Have you noticed how inventive conductors can be? They try to make you visualise the unbelievable. They make things up. They lie like a cheap watch. But why?
Is it because they think telling porkies is the best psychological tool to motivate and get the band to play better to puff up their own ego, or are they just pathological liars?
The biggest lie of all is in the pep talk just before going on stage. “Just do what you do in the band room… no heroics… no blowing seven shades out of the piece… just play as normal.” What a laugh. When they get their faces into the spotlight, all that rehearsal preparation goes out of the window. The band does as they were instructed, but many conductors start to assume a film star persona.
They strut on like a rooster approaching a hen house, giving a smug glance at the band as they roll their sleeves up, and whirl, Michael Jackson style, with a quick semi bow to their perceived fans in the audience. This pre-empts the showboating that’s never been seen in the band room… the sweeping arm gestures and facial expressions which could win medals in a gurning contest. What did the conductor say? no heroics, my ribs are rupturing!
The other thing they do is dress weirdly for the stage. While we bandy folk obey the shiny shoes, starched white shirt and black sock instructions to the letter (I can hear you sniggering at that myth), conductors have carte blanch to be either fashionably unconscious or in competition with Elton John.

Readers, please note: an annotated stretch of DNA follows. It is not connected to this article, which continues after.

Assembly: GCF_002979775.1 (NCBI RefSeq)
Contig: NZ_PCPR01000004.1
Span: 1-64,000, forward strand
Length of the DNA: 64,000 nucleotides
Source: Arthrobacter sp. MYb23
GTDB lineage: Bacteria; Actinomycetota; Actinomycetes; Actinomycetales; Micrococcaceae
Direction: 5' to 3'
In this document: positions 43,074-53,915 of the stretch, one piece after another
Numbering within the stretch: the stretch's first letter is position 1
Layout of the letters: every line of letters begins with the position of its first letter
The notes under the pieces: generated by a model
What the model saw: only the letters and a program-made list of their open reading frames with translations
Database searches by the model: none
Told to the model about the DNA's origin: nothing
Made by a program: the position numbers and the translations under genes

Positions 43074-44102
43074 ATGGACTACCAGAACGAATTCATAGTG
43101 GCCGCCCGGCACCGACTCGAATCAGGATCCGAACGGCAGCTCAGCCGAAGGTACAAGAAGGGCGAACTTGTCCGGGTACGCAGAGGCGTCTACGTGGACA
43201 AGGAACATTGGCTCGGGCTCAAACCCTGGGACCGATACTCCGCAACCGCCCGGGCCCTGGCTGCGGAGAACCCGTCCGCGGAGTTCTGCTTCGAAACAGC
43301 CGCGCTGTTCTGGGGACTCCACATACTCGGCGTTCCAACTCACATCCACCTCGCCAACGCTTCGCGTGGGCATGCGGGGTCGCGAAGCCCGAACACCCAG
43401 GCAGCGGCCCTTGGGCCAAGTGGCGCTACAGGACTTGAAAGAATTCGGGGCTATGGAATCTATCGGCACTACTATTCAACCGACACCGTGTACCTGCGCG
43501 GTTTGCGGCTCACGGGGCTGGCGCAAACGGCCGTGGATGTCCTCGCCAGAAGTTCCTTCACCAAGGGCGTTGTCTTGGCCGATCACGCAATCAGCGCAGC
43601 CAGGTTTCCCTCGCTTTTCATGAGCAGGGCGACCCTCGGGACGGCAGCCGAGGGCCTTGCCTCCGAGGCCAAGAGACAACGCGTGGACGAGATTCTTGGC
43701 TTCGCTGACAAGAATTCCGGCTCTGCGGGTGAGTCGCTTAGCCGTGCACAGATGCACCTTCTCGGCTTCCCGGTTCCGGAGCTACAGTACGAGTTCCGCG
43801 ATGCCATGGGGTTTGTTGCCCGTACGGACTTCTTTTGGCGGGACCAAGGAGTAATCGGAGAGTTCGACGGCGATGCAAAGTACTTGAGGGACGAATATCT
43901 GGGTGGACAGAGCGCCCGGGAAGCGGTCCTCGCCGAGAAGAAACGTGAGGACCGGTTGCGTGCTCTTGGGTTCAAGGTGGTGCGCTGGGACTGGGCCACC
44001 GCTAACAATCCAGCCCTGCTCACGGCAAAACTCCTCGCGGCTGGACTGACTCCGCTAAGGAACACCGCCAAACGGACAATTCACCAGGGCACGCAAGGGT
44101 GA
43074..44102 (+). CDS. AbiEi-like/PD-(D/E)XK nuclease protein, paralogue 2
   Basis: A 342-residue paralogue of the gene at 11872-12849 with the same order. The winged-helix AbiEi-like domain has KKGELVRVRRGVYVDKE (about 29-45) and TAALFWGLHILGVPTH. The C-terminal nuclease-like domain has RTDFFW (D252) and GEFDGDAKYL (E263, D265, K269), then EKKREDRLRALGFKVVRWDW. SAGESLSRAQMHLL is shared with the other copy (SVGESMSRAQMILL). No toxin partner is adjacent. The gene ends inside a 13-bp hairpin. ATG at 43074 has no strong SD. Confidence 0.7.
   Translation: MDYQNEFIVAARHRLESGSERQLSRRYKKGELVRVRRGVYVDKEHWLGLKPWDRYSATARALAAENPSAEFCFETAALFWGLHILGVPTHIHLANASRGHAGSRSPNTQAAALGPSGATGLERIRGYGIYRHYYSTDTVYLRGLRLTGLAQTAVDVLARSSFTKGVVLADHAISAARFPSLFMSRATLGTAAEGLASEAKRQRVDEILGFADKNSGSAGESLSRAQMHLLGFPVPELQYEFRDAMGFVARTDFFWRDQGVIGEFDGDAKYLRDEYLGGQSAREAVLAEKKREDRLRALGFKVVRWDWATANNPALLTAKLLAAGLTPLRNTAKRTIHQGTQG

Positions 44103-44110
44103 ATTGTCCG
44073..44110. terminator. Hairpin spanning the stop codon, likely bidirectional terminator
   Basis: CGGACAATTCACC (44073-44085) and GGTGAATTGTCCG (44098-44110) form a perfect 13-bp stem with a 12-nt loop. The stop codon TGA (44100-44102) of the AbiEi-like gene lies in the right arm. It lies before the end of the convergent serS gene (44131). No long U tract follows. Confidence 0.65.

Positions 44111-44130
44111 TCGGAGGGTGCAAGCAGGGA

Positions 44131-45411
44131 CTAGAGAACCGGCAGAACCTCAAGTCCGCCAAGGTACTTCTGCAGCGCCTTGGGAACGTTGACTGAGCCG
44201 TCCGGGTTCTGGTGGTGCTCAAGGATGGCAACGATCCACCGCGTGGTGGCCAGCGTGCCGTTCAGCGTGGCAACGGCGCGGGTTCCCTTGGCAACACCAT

Let’s get this straight… the only person who was ever a master of flamboyancy was the late, great Dicky Evans with his trademark ‘tartan troos’ and wonderful cravats. Anyone else trying to look flash on stage just isn’t going to cut it.
At the other end of the pigment parade is the uncoordinated colour nurd, and there are plenty out there. Having been to a million brass band contests over the last half century, I have seen some real shockers. Perhaps they are colour blind, perhaps they truly believe they are wearing the perfect stage outfit? Hugo boss eat your heart out.
Take conductor ‘X’ who steered a lower section band at a recent regional contest. Brown shoes, green socks, grey trousers, blue shirt and wait for it… a mauve jacket. Just to put the cherry on this disparate spectrum of moronic choice, he had a paisley tie. Excuse the cliché… but call me old fashioned – surely, he must have known he looked a complete twonk, or did his mother dress him from a local charity shop?
Am I being harsh, and he was just short of cash? My parents were always skint and bought my clothes second hand from the Army and Navy store. Up until the age of fourteen, unless I was in school or at a band contest, I was dressed as a U-Boat commander.
Conductor’s other really annoying trait is their descriptive prowess, trying to get the band to visualise how they see a passage of music in their warped minds. I do laugh at test piece titles as the music hardly ever depicts the title. Only three pieces do this for me – Cloudcatcher Fells, Blitz and my all-time favourite – Morning Cloud, by Robert Farnon. All describe wonderfully in the music what it says on the front of the score. Most other pieces don’t.
This is why conductors make things up. ‘Close your eyes and visualise a dwarf skating through a field full of swaying sunflowers” was one of my all-time favourites. Saint-Saens Dance Macabre will never be the same again!
“Imagine you are strangling your wife with a red silk scarf,’ was another gem from the lips of a troubled mind.
An ex-Tredegar Band maestro told us to treat the quality of several of notes in a few bars of music as ‘firm rabbit droppings!’
So what visual treats does your maestro serve up in rehearsals? Does he or she regurgitate the bland Italian phrases on the score or do have some abstract stick wielding lunatic who paints psychedelic musical pictures that would give Salvador Dali inspiration?